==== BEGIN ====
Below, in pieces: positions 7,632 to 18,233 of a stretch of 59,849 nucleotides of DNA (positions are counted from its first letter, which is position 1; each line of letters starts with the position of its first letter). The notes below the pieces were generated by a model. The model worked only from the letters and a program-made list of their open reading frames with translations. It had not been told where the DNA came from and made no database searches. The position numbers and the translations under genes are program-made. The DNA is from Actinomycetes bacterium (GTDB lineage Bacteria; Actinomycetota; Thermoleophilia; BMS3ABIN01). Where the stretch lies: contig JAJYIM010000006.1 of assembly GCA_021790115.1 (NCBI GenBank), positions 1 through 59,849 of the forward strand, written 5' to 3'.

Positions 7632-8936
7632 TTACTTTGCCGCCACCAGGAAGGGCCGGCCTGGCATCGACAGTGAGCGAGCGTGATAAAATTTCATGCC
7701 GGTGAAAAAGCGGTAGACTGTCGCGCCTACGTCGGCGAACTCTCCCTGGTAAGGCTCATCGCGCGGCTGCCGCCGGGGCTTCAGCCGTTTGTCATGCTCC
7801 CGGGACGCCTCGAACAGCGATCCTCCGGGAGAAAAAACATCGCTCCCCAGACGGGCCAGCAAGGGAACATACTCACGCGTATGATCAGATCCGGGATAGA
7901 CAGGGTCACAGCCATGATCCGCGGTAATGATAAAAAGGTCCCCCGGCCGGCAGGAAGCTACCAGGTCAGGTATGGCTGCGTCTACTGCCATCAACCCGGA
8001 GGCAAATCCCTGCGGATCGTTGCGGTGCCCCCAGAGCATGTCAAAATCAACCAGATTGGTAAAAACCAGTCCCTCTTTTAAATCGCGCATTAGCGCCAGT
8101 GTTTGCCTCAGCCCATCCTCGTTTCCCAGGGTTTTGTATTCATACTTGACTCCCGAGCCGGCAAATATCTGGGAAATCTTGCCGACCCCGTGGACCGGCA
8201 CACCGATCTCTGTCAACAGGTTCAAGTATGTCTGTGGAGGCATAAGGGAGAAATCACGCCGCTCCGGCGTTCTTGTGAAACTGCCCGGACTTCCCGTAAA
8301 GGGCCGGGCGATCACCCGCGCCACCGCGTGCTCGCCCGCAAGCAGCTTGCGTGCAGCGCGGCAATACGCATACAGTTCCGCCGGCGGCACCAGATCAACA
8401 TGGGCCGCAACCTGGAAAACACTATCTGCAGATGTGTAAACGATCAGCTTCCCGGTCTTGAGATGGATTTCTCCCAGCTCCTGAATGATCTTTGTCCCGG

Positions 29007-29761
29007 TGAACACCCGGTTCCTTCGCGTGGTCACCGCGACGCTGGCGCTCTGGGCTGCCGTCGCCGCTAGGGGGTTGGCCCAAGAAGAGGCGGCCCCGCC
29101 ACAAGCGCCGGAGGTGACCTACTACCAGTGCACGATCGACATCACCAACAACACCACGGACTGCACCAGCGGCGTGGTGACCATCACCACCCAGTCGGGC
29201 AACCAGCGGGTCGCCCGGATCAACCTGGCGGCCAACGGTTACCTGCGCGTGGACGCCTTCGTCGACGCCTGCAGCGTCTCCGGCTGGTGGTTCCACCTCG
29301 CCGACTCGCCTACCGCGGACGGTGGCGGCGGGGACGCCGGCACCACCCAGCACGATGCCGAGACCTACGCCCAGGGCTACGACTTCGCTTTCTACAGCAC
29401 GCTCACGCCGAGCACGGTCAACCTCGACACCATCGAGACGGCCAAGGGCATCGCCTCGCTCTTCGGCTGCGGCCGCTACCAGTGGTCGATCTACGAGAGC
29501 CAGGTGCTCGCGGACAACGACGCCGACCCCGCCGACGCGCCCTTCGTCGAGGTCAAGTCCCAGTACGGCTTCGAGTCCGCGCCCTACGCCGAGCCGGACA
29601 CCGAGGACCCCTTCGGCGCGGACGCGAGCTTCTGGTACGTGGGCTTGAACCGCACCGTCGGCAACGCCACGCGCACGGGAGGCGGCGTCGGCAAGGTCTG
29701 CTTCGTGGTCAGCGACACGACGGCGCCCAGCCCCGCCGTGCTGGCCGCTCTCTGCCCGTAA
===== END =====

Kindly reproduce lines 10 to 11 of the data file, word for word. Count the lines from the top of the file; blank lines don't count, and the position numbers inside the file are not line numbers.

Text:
8301 GGGCCGGGCGATCACCCGCGCCACCGCGTGCTCGCCCGCAAGCAGCTTGCGTGCAGCGCGGCAATACGCATACAGTTCCGCCGGCGGCACCAGATCAACA
8401 TGGGCCGCAACCTGGAAAACACTATCTGCAGATGTGTAAACGATCAGCTTCCCGGTCTTGAGATGGATTTCTCCCAGCTCCTGAATGATCTTTGTCCCGG